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Subject to change by Rudy Yniguez: The elite of the fleet

March 29, 2002

There have been a number of television programs about submarines recently, so I thought I would write about some of my experience in this country's "silent service."

After serving eight years in the Navy, I can look back and say the most difficult aspect was being in the Navy nuclear power program.

I was in class 74-02 at Mare Island. The six-month school started with six weeks of studying math and physics, all day; then there was the homework. Once the regular school began, the topics included math, physics, heat transfer and fluid flow, chemistry, reactor plant theory, reactor plant technology, metallurgy, radiological controls and more.

Each class was divided into 13 sections. The guys in section 13 — at the time only men went to nuclear training — were so smart they actually had time to ask questions. The rest of us just took the information at face value and repeated it back on demand.


The unfortunate thing about section 13 sailors is they frequently didn't know the difference between a box-end wrench and an open-end wrench. They would never understand the concept of applying counter-torque when using a torque wrench.

Many in the lower sections, or with lower grades, attended mandatory night school from 6 to 10 p.m., Mondays through Thursdays and 8 a.m. to noon on Saturday. Although I was only placed on mandatory night school for one night — the day before the final exam — I went in every Monday through Thursday just to do the vast amounts of homework. All of the material was classified and could not leave the school premises.

Upon graduation, I headed to a land-based nuclear power training unit prototype, S1W, in Idaho. The "S" stood for submarine, the "1" for first of its type and the "W" stood for Westinghouse, which developed the plant. A Navy prototype was a nuclear power plant like those aboard ship or submarine, but on land. That way if a sailor makes a mistake, there is no danger of losing a ship with all hands.

The base was called Naval Reactors Facility. S1W was the prototype for the USS Nautilus. In the place of a submarine propeller, or screw, the steam plant turned a wheel within a tank of water. S1W's control rods were inserted for the last time in 1989 and the plant decommissioned.

Prototype training was a six-month school of rotating shift work. Days were 12 hours long, not including the 45-minute drive to and from the facility from Idaho Falls, where most sailors lived. Besides studying the reactor plant's electrical, electronic, hydraulic and steam systems, every day included more math and physics.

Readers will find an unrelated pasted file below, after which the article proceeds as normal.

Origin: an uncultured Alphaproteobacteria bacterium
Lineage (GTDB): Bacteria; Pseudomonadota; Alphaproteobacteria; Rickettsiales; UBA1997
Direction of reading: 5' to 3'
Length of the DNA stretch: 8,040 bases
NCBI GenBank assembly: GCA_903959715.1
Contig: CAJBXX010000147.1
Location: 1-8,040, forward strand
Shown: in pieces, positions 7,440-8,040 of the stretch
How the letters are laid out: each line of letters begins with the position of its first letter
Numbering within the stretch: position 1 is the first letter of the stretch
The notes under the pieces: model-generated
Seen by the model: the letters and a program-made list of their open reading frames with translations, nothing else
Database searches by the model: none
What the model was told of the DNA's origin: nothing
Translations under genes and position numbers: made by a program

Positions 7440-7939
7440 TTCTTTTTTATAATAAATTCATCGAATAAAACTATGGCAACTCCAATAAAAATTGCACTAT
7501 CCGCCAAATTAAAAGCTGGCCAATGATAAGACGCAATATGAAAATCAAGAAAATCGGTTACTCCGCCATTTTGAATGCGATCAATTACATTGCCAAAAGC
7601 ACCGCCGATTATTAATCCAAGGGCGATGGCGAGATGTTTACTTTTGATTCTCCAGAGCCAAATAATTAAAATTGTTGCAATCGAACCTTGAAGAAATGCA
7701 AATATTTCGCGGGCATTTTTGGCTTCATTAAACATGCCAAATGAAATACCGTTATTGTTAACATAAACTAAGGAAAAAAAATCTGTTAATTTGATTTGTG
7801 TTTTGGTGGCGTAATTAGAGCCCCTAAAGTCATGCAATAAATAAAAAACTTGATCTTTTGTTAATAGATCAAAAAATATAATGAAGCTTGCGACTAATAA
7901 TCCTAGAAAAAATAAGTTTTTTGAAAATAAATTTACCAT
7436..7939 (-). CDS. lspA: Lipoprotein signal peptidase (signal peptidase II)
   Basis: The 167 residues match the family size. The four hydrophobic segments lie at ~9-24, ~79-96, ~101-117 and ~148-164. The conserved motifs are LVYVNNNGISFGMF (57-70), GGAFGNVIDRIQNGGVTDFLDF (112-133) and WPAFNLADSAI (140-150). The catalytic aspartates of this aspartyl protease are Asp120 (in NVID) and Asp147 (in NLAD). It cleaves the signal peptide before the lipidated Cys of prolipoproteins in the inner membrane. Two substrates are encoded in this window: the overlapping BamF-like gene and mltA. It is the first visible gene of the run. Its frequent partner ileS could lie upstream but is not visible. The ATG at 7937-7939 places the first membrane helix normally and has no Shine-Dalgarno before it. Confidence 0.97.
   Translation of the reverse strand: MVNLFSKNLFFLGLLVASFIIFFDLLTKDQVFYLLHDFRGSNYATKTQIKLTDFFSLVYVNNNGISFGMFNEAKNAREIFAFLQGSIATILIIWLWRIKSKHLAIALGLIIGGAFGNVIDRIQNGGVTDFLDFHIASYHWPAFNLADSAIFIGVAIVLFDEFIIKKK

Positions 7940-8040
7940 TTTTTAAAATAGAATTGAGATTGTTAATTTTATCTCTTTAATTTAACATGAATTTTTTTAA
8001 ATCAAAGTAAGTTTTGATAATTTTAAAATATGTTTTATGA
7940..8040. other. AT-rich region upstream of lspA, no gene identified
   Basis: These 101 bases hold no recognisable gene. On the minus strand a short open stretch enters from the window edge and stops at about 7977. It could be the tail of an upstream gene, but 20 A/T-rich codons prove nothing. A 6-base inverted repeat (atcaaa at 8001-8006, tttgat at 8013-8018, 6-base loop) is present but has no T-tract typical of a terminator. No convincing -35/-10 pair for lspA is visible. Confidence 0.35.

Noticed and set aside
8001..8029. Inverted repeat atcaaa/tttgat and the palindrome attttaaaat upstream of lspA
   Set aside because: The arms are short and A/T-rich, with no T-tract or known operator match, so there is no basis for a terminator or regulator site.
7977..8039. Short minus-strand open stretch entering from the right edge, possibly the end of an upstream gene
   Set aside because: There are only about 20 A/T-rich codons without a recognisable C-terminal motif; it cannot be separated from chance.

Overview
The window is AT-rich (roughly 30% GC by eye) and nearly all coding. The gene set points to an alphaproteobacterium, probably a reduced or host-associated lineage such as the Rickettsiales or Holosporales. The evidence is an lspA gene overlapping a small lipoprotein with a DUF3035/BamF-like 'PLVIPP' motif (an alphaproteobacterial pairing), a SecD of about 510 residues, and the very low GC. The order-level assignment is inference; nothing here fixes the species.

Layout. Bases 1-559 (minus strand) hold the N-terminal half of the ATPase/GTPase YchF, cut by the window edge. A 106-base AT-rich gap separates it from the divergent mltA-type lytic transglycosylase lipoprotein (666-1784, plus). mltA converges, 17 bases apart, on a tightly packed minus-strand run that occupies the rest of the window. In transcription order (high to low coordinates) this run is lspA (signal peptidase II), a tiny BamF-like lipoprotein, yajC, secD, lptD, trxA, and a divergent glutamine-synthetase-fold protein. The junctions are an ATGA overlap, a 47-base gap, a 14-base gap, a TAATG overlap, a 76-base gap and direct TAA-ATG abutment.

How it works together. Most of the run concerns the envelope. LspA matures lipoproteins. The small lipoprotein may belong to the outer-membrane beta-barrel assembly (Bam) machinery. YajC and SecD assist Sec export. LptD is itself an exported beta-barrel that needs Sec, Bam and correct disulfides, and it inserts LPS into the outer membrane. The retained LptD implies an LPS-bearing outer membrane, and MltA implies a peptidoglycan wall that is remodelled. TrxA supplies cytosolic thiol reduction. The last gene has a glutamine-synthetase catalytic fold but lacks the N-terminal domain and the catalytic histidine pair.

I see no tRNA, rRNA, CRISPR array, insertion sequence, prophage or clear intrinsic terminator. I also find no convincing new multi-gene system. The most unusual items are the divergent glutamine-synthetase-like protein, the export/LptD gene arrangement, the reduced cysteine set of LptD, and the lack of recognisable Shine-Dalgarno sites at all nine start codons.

Some of the systems we had to study included the reactor core, main coolant, steam system, pressurizer, coolant drain, reactor plant fresh water, nuclear instruments, and on and on and on. When a student thought he knew everything there was to know about a system, he put his name on a list to be quizzed about the system. Only after he had traced the system hand over hand, knew the location by sight of every component of the system, knew every power supply associated with each component — including how the component would "fail" upon loss of its power source — and had drawn the system many times over did the student dare seek such a quiz.

The first question was always, "Draw it." From there, the quiz could go anywhere. Frequently obscure pieces of knowledge were asked. Occasionally an extraordinarily cocky student might be offered a "go, no go" question — a single question, that, if answered correctly, would get the instructor's signature, or, if answered incorrectly, would result in studying the system some more. Go, no goes were to be avoided.

After getting the many signatures required, a student would then be quizzed verbally by a group of instructors on a different shift rotation than his own. This would usually add to the long day and could take a couple of hours. At that exam, every fluid, air or electrical system was fair game. The quiz always ended with an integrated knowledge question. An IK question would be something like this: "You are the auxiliary electrician on watch. A fire breaks out in the electrical panel on the forward machinery flat. What happens?"

The student would then tell the three instructors step by step what would happen based on which electrical components were supplied by that panel, how the loss of power to those components affected their respective systems, and so forth. The answer to this question demonstrated your thorough knowledge of the power plant's systems. Your answer had to include what action you would take, and what actions others might take in response to the casualty.

If you passed the exam, you were allowed to stand watch by yourself. If you failed you had to study some more. When your class moved on from prototype, you got to do it all over again on your submarine or aircraft carrier.

In fact, to this day, nuclear trained personnel repeat the process every time they are reassigned.

Because of all this we considered ourselves the elite of the fleet.

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